Picture centuries past. There was plenty of hardship to go around. But without modern communication the breadth of our knowledge of the ills in the world might have only spread as far as the horizon. Now, we can know everything – at least it feels like that. Every bad deed done in every corner of the world is lifted before our eyes.Continue Reading ›
Over and over in the book of Daniel, we see that he had no interest in self-promotion—even to the point of turning down jewelry, robes and high positions (Daniel 5:17). His sole purpose was to bring honor and praise to the one true God, repeatedly pointing the Babylonian kings to Him.Continue Reading ›
One of our church partners in Thailand has “graduated” from Compassion’s support and now hosts a holistic child development program on their own.
The framework of donor as hero and the poor as thankful charity cases can do long-term damage. It subtly whispers to a person in poverty, “The donors are special; they have the power. You’re poor and different from them.” This can create a mindset of dependency that says, “I can’t do it myself; I’m dependent on someone else to do things for me.”
Development is what Compassion is about. We don’t want to give a handout; we want to do the things that will truly help a child become a self-sustaining, responsible adult.
We’re getting so excited for Compassion Sunday on April 26th! This is a day when thousands of children living in poverty will gain a sponsor and new opportunities for their lives. But we know that hosting Compassion Sunday can be a little intimidating, especially if it’s your first time. Never fear! We’ve asked a few people who are old pros at hosting Compassion Sunday what they would like to share with people who are thinking of hosting their first Compassion Sunday.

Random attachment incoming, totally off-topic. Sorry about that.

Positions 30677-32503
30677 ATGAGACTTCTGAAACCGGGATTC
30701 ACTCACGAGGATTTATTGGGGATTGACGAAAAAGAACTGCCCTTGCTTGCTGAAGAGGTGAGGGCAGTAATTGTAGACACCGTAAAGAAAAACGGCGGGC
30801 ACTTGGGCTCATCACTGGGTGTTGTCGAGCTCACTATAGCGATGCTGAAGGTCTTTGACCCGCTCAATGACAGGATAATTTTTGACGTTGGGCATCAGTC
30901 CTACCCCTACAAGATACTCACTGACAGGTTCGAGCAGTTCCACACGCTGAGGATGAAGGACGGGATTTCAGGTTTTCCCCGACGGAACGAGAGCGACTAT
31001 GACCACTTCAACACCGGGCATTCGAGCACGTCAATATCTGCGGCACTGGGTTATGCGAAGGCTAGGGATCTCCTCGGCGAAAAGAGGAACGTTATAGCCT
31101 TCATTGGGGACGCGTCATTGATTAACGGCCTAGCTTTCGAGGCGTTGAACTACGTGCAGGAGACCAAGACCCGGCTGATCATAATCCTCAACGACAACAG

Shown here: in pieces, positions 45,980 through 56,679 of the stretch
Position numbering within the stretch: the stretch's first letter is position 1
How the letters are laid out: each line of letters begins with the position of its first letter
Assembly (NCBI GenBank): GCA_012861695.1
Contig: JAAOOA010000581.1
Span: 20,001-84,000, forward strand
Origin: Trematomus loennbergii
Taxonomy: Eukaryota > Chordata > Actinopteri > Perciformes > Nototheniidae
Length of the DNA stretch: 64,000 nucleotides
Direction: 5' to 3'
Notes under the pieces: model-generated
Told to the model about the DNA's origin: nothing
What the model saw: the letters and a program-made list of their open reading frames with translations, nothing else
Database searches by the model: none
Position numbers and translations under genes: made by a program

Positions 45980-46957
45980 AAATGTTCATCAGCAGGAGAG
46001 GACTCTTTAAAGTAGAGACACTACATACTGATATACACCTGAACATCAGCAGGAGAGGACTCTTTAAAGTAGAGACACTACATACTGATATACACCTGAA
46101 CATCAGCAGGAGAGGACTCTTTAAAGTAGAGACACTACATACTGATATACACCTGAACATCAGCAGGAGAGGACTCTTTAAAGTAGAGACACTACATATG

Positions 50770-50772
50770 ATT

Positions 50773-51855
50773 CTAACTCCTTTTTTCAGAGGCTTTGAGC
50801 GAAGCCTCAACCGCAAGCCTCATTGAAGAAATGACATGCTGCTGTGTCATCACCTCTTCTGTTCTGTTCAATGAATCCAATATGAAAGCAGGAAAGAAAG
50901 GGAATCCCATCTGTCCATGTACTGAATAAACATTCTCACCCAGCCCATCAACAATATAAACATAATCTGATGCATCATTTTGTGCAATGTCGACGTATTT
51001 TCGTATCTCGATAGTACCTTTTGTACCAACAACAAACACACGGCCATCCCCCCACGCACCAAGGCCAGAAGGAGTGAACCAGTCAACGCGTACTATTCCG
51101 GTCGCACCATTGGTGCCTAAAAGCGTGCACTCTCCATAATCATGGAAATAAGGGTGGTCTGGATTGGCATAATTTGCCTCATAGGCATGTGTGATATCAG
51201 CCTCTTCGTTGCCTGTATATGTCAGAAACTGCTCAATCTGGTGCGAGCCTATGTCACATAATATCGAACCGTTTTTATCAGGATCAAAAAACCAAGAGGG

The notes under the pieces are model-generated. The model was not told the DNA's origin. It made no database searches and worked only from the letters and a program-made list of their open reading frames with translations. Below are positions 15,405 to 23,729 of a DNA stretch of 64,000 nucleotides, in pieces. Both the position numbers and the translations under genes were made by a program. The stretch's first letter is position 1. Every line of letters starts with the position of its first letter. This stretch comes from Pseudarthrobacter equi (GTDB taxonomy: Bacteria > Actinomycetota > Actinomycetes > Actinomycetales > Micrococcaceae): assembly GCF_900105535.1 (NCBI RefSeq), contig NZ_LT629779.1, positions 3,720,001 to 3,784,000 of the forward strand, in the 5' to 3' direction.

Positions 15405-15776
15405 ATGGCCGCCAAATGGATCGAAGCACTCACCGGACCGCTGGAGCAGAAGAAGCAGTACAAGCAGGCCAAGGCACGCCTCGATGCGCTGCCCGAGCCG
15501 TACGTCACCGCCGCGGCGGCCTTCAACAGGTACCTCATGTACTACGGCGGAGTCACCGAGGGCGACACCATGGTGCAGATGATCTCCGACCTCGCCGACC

Compassion Sunday is a day for churches across America to share the Bible’s message of caring for those in need and to give people the opportunity to sponsor a child. But even more than that, it’s a day when churches in America come together in solidarity with churches in the developing world.
As a U.S. citizen, I’ve heard many reactions to my nationality as I travel to other places. A few gems: “We love Americans!” “We hate Americans!” “You can print your own money at an ATM.” “You’re all fat.” People have ample opportunities to see the United States in news and entertainment, so they have ample opportunities to form opinions of us — for better or for worse.
Our tendency, when we get a little more money, is to live up to our means. A slightly larger house or a slightly larger car, and we have the same stress each month when our bills arrive and the same feeling that we’re poor compared to so and so up the road.
How can we take photographs of people that treat them with dignity? Here are five ways in which our photographers strive to take great photos of kids.